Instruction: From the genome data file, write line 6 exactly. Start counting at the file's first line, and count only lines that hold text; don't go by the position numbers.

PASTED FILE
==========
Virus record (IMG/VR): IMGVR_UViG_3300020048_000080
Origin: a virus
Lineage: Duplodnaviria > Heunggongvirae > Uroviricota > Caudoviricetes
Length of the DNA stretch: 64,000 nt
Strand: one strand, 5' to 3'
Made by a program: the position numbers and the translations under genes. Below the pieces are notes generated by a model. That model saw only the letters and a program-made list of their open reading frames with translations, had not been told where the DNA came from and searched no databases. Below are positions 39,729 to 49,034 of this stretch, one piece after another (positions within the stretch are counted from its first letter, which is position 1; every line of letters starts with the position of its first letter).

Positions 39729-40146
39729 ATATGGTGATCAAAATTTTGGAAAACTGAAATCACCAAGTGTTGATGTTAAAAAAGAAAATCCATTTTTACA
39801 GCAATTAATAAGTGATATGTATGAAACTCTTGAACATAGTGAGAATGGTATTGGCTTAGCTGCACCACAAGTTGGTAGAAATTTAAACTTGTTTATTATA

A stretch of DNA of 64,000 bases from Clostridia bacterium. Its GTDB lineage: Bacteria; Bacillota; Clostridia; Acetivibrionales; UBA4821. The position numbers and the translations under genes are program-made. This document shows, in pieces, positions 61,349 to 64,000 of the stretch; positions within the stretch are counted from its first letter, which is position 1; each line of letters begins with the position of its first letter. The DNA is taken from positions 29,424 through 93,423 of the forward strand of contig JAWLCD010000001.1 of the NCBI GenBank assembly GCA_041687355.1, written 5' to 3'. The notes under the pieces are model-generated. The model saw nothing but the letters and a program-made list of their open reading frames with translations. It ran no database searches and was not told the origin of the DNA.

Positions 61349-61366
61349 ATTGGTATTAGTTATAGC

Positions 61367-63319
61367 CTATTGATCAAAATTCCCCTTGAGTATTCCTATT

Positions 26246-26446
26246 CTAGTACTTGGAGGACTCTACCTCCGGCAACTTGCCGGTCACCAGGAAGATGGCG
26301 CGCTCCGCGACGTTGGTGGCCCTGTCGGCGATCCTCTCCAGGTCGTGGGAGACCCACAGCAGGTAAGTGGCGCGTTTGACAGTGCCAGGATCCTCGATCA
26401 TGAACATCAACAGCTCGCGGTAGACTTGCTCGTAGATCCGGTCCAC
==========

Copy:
Made by a program: the position numbers and the translations under genes. Below the pieces are notes generated by a model. That model saw only the letters and a program-made list of their open reading frames with translations, had not been told where the DNA came from and searched no databases. Below are positions 39,729 to 49,034 of this stretch, one piece after another (positions within the stretch are counted from its first letter, which is position 1; every line of letters starts with the position of its first letter).